When mind can heal with love, story of Kanthamma

Any success story of a schizophrenic patient reaches its happy ending by contributions from family, doctors and society.

Published: 24th May 2016 04:58 AM  |   Last Updated: 24th May 2016 04:58 AM   |  A+A-

CHENNAI: Support is everything for someone dealing with schizophrenia. Any success story of a schizophrenic patient reaches its happy ending only with contributions from family, friends, doctors and society. Kanthamma’s story is no different.

While symptoms of the illness first started to show when she was newly married, it began to get worse when she and her children were abandoned by her husband. A few people helped them but the kids did not know much about their mother’s illness, due to which they were unable to give her the help she needed, and soon, she ended up on the streets.

Five years ago, The Banyan, an NGO that works with mental health issues, rescued her but Kanthamma did not respond to treatment for three years. However, doctors recall her three kids who made members of the Banyan fraternity their family by paying close attention to their mother’s health and progress. “They never gave up, even when she would have bad episodes and curse them or say that they are not her children. They didn’t leave her side,” said clinical psychologist Dr Archana Padmakar.

After many counselling sessions along with the family, skill development programmes and medication, Kanthamma began responding two years ago. “Her three children told us that they were financially stable enough to rent a house and took their mother back. They are happy together; they eat and even visit the temple together,” added Dr Padmakar.

According to the Banyan officials, out of the 1,831 women they had rescued over the past 25 years, 1,403 have been taken back by their families, proving that the illness can be managed with just a little help. While medication is highly essential while treating schizophrenia, doctors and psychologists say it’s equally important for the patient to have a strong support system, since one the main causes of the illness is stress. “Environmental stress, loss of loved ones, divorce, work stress and poverty are some of the main causes of schizophrenia. Symptoms show up when you’re between 15 and 25 years, which is a crucial time in anyone’s life,” explained Dr KV Kishore, director of Banyan, who has been in the field for over 30 years.

Schizophrenia affects a person at different levels and some can have just one episode that never recurs. Others could have recurring episodes and need constant care and medication, but nothing can stop them from leading their everyday lives if they go for regular follow-ups.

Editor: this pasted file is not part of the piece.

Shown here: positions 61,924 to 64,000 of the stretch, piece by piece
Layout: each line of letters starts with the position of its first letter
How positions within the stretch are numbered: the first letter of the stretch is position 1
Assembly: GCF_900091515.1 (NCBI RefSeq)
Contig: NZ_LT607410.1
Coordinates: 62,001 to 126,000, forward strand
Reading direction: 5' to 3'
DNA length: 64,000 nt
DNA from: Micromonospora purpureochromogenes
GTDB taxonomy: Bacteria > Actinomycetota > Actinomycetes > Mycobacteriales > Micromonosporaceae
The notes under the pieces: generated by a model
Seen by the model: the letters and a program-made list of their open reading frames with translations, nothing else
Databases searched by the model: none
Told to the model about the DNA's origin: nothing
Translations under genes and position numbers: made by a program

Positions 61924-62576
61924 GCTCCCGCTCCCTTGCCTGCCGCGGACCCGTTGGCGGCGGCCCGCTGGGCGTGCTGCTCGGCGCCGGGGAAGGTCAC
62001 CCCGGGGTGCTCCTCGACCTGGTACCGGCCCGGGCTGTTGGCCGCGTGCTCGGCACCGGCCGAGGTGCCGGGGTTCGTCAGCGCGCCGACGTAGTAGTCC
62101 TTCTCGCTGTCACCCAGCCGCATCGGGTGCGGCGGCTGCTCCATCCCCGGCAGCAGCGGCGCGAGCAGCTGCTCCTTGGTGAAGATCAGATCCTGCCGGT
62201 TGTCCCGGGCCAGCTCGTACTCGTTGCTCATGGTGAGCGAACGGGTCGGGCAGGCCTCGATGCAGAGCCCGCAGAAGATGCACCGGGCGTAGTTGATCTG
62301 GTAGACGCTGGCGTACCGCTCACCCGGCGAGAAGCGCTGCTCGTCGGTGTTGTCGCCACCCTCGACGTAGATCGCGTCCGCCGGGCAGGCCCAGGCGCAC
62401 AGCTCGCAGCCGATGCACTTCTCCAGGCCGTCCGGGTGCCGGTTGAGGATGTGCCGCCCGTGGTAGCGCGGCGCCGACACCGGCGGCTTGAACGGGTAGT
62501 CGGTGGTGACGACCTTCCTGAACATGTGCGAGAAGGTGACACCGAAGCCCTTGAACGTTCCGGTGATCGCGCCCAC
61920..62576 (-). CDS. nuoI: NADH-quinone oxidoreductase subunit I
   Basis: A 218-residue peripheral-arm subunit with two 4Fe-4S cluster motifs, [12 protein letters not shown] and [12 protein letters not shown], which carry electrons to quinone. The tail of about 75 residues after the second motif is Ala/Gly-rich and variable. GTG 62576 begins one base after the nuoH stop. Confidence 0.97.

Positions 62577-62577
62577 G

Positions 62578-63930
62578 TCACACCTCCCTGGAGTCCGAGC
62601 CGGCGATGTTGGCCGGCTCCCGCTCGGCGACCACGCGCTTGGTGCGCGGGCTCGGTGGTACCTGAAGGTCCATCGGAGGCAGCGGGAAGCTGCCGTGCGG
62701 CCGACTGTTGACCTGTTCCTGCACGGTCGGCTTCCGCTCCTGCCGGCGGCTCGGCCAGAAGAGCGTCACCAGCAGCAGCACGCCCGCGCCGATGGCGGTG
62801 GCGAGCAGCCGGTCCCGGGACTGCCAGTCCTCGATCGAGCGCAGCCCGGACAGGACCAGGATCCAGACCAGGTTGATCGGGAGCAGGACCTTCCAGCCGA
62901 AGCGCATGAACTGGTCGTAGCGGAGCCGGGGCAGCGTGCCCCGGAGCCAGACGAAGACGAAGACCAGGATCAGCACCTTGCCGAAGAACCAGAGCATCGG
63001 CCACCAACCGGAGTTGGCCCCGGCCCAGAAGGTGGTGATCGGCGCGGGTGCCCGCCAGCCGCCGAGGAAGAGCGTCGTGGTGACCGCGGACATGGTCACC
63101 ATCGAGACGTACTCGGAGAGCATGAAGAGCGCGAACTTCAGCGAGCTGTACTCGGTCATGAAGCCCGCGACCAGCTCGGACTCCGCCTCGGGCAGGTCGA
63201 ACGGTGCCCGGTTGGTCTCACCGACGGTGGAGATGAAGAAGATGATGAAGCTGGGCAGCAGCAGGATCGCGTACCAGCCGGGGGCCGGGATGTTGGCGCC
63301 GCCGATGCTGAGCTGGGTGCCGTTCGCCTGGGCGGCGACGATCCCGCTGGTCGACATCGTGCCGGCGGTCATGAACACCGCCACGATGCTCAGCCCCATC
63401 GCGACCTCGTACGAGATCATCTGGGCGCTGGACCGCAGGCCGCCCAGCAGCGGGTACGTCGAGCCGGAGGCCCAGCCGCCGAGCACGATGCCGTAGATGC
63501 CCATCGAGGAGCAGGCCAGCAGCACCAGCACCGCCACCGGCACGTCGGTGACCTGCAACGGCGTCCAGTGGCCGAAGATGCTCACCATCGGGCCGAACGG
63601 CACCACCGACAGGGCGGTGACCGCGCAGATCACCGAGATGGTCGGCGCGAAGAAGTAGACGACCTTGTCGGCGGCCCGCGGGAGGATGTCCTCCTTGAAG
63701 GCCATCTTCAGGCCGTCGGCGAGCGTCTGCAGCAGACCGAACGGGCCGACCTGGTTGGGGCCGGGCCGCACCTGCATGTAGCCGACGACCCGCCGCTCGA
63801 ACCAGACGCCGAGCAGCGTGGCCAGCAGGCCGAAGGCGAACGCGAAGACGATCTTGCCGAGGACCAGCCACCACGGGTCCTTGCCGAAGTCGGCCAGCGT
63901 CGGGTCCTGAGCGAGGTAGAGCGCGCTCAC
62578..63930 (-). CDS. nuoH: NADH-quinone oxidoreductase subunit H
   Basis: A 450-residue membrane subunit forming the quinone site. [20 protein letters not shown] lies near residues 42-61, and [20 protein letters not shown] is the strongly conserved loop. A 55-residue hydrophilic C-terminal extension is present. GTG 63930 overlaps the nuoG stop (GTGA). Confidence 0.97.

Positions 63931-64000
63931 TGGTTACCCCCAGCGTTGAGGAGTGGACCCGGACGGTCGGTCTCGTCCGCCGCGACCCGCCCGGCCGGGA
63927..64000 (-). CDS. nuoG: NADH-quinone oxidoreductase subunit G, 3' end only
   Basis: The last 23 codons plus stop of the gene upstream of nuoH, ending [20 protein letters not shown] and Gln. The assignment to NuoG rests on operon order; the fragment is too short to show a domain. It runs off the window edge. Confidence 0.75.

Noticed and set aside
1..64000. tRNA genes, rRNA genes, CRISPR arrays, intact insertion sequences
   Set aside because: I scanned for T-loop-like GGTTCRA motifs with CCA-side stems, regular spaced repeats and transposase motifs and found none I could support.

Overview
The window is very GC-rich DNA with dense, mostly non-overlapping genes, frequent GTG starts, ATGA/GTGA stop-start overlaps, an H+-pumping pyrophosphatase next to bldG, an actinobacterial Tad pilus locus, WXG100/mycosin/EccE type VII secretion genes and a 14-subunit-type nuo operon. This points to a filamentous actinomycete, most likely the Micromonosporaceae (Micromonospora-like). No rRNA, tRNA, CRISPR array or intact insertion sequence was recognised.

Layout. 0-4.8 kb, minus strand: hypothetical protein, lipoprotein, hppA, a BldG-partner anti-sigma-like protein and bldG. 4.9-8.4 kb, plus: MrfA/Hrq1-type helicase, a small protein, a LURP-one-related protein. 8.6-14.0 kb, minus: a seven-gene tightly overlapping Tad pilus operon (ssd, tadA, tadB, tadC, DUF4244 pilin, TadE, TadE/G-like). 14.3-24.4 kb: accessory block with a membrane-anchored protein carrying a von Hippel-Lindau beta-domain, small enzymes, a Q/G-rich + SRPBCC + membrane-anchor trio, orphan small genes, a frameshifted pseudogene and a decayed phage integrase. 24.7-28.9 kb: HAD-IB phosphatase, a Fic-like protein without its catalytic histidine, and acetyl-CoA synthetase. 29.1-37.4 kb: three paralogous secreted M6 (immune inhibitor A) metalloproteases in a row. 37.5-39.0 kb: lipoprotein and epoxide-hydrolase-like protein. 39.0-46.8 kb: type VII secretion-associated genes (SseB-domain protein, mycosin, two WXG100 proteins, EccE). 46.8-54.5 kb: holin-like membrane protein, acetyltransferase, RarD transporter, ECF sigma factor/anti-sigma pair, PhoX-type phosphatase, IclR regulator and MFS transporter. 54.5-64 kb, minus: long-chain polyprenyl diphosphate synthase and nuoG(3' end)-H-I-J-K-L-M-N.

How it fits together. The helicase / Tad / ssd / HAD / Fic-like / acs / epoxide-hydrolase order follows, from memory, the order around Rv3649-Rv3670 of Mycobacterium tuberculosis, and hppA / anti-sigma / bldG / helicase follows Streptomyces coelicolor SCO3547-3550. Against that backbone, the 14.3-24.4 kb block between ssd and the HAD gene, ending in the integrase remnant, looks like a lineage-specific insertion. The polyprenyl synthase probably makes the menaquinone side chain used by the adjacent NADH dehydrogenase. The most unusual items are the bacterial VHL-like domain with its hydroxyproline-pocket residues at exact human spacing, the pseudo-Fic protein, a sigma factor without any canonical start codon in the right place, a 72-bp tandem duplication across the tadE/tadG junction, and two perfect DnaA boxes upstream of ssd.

WHEN MIND CAN.jpg“Follow-ups are crucial for schizophrenic patients, or they could relapse; regular counselling and therapy are essential. Also, some patients might have acute stress when it comes to social interactions and this can affect their work as well; so we have to make them undergo skill development or occupational therapy,” added Dr Kishore, and went on to say that more steps should be taken to make treatment accessible, as schizophrenia affects a large number of poverty-stricken people.

“Medication costs `350-700 and if not daily doses, there are injections that they can take every three or four weeks.” Doctors stress the importance of family for follow-ups, which has to encourage and ensure their loved one gets all the attention he or she requires. Since families play such an important role, it is necessary that even they get psychological support.

“We do not abandon a family member just because they have cancer or any other disease, so why for schizophrenia? When compared to developed countries, more schizophrenic patients in our country get better. That’s because our culture has a strong belief in religion and family, so that should continue holding us together,” said Dr Padmakar.

(*name of patient changed)

When compared to developed countries, more schizophrenic patients in our country get better. That’s because our culture has a strong belief in religion and family, so that should continue holding us together

— Dr Archana Padmakar, clinical psychologist

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